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What counting dead women tells us that Clare's Law cannot

25 November 2013

Drawing connections between the murders of women by men is surprisingly rare. Attempting to accurately calculate women who died because of a sexist culture is even harder.

Counting Dead Women and Clare's Law - New Statesman - Nov 2013

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Feminists gather to raise awareness of violence against women

06 December 2013

Feminists gathered in Highbury Fields last week to pay tribute to women who have died at the hands of men. The vigil was organised by campaigners Million Women Rise.

Highbury Fields Islington Gazette

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Beaten up, raped, and made to hide drugs, the middle-class girl who was the lowest of the low to a gang

25 November 2013

What happened to me could happen to anybody, it doesn’t matter where she lives or what her family background.” These are the poignant, rueful words of Kate, a white English 24-year-old who got drawn into a gang and is currently being counselled by the Nia Project, a charity based in Hackney that helps girls recover from sexual exploitation in gangs.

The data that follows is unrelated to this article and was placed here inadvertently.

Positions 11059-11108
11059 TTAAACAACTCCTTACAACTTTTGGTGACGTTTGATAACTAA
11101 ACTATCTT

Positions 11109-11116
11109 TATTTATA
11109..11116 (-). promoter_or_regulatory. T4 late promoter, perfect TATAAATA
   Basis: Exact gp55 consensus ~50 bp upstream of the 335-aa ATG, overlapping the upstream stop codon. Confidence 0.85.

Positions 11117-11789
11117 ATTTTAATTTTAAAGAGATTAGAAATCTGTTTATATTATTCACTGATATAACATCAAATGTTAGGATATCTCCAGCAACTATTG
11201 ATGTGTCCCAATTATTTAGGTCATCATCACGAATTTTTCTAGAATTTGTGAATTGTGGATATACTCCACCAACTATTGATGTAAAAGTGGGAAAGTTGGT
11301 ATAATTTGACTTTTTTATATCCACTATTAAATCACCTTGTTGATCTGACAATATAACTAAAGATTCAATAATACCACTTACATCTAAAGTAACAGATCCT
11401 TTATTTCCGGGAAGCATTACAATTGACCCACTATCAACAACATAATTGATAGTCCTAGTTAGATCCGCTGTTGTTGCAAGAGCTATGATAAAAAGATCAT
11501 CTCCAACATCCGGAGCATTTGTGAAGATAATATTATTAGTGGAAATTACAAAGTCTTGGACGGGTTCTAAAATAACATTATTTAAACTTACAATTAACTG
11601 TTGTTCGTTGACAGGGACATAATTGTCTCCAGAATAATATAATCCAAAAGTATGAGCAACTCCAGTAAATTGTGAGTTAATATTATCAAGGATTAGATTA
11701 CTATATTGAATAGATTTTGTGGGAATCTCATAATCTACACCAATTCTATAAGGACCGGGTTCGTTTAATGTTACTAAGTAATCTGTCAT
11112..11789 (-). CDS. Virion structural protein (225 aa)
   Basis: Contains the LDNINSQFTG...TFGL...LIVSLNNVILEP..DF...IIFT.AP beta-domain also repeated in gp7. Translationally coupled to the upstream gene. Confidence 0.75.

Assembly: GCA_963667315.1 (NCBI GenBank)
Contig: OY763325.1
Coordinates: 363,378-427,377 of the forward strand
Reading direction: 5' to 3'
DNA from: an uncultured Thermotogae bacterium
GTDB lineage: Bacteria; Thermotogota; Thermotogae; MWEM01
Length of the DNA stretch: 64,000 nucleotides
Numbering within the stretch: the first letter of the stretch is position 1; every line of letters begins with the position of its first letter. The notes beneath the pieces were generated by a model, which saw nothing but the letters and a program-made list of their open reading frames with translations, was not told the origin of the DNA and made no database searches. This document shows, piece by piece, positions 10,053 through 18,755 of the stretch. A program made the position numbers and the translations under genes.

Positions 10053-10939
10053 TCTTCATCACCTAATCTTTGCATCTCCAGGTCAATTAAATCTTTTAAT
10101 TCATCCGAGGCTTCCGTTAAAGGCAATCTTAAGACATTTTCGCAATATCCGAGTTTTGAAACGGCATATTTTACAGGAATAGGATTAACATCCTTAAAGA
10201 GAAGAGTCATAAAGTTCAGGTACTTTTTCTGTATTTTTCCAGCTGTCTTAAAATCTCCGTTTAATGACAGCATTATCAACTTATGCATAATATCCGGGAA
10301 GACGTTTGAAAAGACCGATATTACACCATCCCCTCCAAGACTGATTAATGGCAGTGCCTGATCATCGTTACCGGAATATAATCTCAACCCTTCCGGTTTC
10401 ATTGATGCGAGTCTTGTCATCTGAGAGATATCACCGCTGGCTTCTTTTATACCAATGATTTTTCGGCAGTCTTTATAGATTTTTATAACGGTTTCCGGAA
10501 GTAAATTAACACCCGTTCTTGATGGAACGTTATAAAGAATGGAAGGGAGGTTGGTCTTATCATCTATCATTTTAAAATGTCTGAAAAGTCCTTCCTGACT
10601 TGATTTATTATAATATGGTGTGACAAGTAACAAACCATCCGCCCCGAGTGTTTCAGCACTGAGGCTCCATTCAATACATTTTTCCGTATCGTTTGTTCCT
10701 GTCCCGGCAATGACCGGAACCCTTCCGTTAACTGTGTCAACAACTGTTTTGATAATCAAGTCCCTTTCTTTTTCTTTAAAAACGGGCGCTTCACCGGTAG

Girls and Gangs - Evening Standard - Nov 2013

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Counting Dead Women

25 November 2013

On 25th November, the International Day for the Elimination of Violence Against Women we tweeted the names of all the UK women who had been killed through suspected male violence so far that year.

Counting Dead Women Feminist Times Nov 2013

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Closing down social media sites won't stop young people's bullying

14 August 2013

We need to change attitudes not close down social media sites if we want to change young people’s behaviour.

Close down Ask.fm?

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nia succeeds where the British Foreign Office in Egypt failed

21 November 2011

British woman raped by military police in Egypt advised by British Foreign and Commonwealth to report the rape to …. the military police.

Tanya said “I was in a state of utter shock and terror,” she said. “Already traumatised by being raped at a military checkpoint by a military official, and frightened about reporting it in a country under the control of the military, I was left on my own without any support or any sense that the consulate were sympathetic or willing to help.”

Tanya had this to say about the East London Rape Crisis Service, run by nia

“nia was the only organisation who seemed to get it, otherwise I wouldn’t have found redress and wouldn’t be in the position I’m in now where they have helped me get a lawyer and generally helping me with everything.”